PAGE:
The hurricane will make landfall between Port Arthur and Lake Charles around midnight local tonight, steadily pushing inland over the next day or so. The worst of the wind and rain will reach northern Louisiana by Thursday morning and move into Arkansas during the day. The remnants of the storm will turn east and head toward the Mid-Atlantic this weekend. There's a chance that the storm could begin to redevelop in the Atlantic Ocean as it heads toward Newfoundland early next week.

This is an extremely tough situation for folks in harm's way. Lots of people in this region don't have the money or the means to evacuate during good times, let alone during an economic downturn in the middle of a raging pandemic. Given the extreme conditions expected during this storm's landfall, the news from the aftermath could be quite grim—more than we're used to by modern standards in this country—if lots of people didn't or couldn't evacuate.


The intense winds in the eyewall of a category four hurricane will damage most structures. Mobile homes will be destroyed. The gabled roofs on many homes will experience total or near-total failure, which could compromise the rest of the structure. Extensive and widespread tree damage will make travel nearly impossible even on roads that aren't flooded by the catastrophic surge. The power grid will take weeks to repair in the hardest-hit areas.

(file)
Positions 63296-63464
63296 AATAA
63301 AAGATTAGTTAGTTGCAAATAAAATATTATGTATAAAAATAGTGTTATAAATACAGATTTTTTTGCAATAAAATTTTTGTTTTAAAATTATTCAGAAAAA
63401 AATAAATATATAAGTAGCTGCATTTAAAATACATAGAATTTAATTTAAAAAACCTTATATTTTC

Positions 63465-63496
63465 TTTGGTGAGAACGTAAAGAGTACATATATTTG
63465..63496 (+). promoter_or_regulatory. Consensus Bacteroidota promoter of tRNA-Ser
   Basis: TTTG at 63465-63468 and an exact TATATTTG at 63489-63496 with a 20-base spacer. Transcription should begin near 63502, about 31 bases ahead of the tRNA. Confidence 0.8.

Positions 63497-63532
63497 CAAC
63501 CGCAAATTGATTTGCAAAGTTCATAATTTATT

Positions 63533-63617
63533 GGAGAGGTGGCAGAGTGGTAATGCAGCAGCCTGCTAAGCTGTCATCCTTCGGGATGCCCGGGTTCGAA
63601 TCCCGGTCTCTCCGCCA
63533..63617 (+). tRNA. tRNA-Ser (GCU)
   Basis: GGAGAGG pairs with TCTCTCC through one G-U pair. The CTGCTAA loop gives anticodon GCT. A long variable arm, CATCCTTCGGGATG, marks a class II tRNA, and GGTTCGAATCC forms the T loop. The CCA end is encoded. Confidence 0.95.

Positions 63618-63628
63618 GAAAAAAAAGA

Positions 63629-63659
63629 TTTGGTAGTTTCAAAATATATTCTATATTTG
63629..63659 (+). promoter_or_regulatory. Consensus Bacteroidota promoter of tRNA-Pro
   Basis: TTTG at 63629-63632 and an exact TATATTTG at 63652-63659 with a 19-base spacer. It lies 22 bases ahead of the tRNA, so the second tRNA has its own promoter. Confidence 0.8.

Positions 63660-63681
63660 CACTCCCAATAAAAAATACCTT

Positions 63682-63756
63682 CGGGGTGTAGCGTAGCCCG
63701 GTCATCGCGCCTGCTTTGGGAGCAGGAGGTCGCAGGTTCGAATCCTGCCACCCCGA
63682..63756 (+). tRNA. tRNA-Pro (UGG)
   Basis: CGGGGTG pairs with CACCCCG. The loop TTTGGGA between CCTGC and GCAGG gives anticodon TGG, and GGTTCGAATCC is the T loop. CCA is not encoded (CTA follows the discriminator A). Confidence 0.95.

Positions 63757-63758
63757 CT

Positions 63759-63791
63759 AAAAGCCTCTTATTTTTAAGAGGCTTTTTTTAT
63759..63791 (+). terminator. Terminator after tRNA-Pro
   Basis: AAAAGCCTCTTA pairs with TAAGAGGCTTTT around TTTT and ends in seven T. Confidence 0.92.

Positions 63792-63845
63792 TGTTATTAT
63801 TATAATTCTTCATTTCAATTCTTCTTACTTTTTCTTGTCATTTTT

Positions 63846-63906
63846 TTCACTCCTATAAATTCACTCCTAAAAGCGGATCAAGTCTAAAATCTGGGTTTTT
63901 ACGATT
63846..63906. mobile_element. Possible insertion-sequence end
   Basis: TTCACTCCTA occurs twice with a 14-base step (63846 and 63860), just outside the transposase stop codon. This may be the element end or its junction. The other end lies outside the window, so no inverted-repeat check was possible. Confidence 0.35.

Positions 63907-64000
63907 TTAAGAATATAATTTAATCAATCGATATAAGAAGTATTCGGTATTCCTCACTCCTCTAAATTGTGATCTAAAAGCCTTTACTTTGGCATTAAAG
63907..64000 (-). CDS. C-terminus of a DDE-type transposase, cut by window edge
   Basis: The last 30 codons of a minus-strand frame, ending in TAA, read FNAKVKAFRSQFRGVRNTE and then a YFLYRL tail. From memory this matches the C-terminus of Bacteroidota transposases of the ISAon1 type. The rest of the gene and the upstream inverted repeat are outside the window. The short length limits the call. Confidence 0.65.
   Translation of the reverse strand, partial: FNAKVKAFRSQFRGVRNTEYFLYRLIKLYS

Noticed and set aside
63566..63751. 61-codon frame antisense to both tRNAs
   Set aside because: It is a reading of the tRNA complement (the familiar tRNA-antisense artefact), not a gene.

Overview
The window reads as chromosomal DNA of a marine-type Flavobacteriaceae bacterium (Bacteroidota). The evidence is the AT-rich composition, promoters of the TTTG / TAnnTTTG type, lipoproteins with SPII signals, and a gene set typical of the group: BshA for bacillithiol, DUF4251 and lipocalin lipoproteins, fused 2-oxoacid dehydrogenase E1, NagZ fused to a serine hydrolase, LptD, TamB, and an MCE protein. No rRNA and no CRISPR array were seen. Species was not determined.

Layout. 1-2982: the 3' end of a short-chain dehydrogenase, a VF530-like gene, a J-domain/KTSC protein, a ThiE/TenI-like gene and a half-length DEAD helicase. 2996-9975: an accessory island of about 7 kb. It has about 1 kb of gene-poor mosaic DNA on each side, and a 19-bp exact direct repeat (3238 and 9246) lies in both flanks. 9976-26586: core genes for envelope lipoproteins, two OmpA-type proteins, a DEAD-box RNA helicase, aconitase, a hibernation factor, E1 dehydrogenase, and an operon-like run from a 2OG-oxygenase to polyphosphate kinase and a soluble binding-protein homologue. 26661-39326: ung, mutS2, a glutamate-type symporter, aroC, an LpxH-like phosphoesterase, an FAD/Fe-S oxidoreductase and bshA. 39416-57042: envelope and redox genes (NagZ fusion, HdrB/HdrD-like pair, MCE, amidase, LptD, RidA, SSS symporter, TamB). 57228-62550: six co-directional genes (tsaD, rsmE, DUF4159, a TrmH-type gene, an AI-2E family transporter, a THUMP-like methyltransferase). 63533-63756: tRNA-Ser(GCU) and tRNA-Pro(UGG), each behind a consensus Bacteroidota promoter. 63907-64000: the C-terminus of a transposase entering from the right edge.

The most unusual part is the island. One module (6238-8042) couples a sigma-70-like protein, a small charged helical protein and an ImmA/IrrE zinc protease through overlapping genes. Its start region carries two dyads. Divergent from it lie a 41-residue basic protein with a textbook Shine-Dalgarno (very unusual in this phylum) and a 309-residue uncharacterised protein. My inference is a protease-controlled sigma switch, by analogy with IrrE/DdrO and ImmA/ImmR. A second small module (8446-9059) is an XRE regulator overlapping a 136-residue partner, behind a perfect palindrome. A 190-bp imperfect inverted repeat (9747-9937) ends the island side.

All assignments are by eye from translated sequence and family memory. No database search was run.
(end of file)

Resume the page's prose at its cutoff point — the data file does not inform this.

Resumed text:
Strong winds won't be confined to coastal communities. Hurricane warnings are in effect deep into eastern Texas and western Louisiana, with tropical storm warnings stretching up into southern Arkansas. These areas could see widespread tree damage and long-lasting power outages. As I mentioned last night, there are probably quite a few folks inland who will be surprised by the power outages.

Storm Surge

Source: National Hurricane Center